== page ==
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2017-2018 Theater Season Calendar

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    Nick Atiburcio, left, Ari Dalbert and KC Odell star in “Romeo and Juliet.”

Honolulu’s 2017-2018 theater season is a fresh cornucopia of diversity that includes revival productions of Broadway classics and recent Broadway and off-Broadway hits that are being presented by Honolulu theater groups for the first time. The schedule also contains new works by island playwrights and addresses subjects ranging from the music of Cole Porter to the experiences of Micronesian immigrants in Hawaii.

The new kid on the block theater-wise is Theatre Found, which is presenting “The Last Days of Judas Iscariot,” a provocative courtroom drama by Pulitzer Prize-winning playwright Stephen Adly Guirgis, for three weekends in August in the University of Hawaii at Manoa’s Earle Ernst Lab Theatre. UH-Manoa associate professor of theater Mark Branner is a key member of the group; Branner directed a Hollywood production of the show in 2009 and is also directing this one. Theatre Found partnered with Paul Mitri’s All the World’s a Stage theater group two years ago to present a critically acclaimed production of “Freud’s Last Session” in several “found spaces” around Honolulu.

Synopses have been provided by the theater groups.


The Arts at Marks Garage, 1159 Nuuanu Ave.;

“Romeo and Juliet”: Shakespeare’s best-known romantic tragedy, directed by Rob Duvall with an “age appropriate” cast. July 14-23

“A Comedy of Errors”: Shakespearean comedy transported to what looks like New York in the 1920s. July 28-Aug. 6

Chekhov minifestival: “The Seagull”: plus two Chekhov shorts: HSF founder Tony Pisculli directs “The Seagull,” 19th-century Russian playwright Anton Chekhov’s acclaimed look at love, life, innocence, betrayal and the cost of leading an artistic life. (The “shorts” — “Avenger” and “Bear” — will be presented one hour before the official showtime, and are free.) Aug. 11-20


553 S. King St., 447-3916,

“Twelf Nite o Whateva!”: James Grant Benton’s 1974-vintage pidgin “translation” of Shakespeare’s 1602 romantic comedy “Twelfth Night, or What You Will,” performed at the lawn outside the mission houses. Aug. 3-17

“Yesterday’s News”: Historical figures talk about their contributions to Hawaiian history; performances take place at Oahu Cemetery. Dates to be announced.


“The Last Days of Judas Iscariot”: Mother Teresa, Pontius Pilate, Sigmund Freud, Simon the Zealot, Satan and Jesus Christ are among the witnesses in this provocative courtroom drama about the most hated man in Christianity. Aug. 18-Sept. 3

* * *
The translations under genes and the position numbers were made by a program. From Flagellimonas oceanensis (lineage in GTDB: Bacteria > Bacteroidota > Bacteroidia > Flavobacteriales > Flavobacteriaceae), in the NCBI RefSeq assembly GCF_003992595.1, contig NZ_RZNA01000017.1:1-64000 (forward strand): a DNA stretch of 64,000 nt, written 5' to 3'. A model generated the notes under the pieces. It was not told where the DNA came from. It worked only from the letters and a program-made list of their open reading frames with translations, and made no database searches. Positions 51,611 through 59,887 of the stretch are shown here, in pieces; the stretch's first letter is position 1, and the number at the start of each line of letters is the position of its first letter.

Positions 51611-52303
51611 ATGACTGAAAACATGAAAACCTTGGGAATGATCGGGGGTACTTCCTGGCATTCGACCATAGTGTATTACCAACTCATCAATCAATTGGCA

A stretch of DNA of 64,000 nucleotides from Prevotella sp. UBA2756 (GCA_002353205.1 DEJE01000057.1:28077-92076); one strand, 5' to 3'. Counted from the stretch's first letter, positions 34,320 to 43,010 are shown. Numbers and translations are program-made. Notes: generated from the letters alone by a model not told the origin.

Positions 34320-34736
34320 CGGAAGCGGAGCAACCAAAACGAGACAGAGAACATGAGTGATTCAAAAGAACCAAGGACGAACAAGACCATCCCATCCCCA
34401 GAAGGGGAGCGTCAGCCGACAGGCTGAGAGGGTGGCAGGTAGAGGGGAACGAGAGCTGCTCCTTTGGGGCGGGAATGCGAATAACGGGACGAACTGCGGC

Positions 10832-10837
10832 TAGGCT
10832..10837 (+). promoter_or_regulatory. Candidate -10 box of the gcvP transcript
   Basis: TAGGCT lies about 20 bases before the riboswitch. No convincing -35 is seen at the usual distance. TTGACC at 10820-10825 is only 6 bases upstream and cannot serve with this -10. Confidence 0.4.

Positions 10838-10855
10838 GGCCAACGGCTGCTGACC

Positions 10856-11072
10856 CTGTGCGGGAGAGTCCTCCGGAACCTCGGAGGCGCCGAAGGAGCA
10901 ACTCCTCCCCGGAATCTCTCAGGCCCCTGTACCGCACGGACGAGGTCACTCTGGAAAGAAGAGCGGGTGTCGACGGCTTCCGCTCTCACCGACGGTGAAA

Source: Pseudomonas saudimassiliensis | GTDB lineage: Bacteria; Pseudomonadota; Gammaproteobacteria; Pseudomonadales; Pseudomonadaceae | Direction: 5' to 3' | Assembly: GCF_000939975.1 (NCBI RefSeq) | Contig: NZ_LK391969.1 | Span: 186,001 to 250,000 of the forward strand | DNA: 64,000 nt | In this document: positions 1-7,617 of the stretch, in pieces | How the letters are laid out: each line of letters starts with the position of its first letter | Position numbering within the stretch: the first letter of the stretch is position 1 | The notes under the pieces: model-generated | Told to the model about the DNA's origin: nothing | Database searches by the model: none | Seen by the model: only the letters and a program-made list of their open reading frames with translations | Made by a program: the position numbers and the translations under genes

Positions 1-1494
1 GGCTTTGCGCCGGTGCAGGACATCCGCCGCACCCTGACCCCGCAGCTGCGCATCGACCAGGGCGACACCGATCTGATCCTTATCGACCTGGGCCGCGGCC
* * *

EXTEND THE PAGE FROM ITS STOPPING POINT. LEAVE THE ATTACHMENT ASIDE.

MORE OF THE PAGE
Brad Powell Theatre, 650 Iwilei Road No. 101, 722-6941,

“Choir Boy”: Tarell Alvin McCraney’s play is set within the Charles R. Drew Prep School for Boys, dedicated to the creation of strong, ethical black men. Pharus wants to be leader of the school’s legendary gospel choir. Does it matter that he is gay? Aug. 18-Sept. 3

“Boy”: After a male infant survives a disfiguring accident, a well-intentioned doctor convinces his parents to raise him as a girl. The repercussions of that decision continue to unfold two decades later, as the child becomes an adult struggling with gender issues. A play by Anna Zeigler. Oct. 6-22

“Picasso at the Lapin Agile”: Comedian/playwright Steve Martin imagines what might have happened if Albert Einstein had met Pablo Picasso in a Parisian cafe in 1904 — before Einstein transformed physics with his theory of relativity and Picasso set the art world afire with cubism. Nov. 24-Dec. 10

“Mining for Cole”: Shari Lynn is joined by vocalist Kip Wilborn and pianist Jim Howard in a multimedia celebration of the life, times and timeless compositions of composer/lyricist Cole Porter. Expect tickets for this one to sell out fast. Jan. 5-21

“The Happiest Song Plays Last”: Pulitzer Prize-winning playwright Quiara Alegria Hudes’ sequel to “Water by the Spoonful” follows the experiences of Elliot Ortiz and his cousin Jasmin Ortiz. Elliot is in Jordan making a film about America’s war in Iraq; Jasmin is helping out at a Philadelphia soup kitchen. Feb. 23-March 11

“The Road to Mecca”: An old woman who lives alone and creates odd concrete sculptures is in danger of being sent to an old folks’ home until a young woman she once helped comes to her aid. An international favorite by South African playwright Athol Fugard. April 13-29

“The Prodigal Son”: A 17-year-old boy from the Bronx suddenly finds himself in a private school in New Hampshire. He’s violent, gifted, alienated and on fire with a ferocious loneliness. Two faculty members wrestle with the dilemma: Is the kid a star or a disaster? Playwright John Patrick Shanley’s passionate, explosive portrait of a young man on the verge of salvation or destruction. June 1-17


46 Merchant St., 536-4441,

“Who Killed Gilbert Botello?”: A “typical British whodunit” peopled with recognizable people and reshaped by playwright Garrick Paikai into “a refreshing representation of Hawaii.” Aug. 24-Sept. 24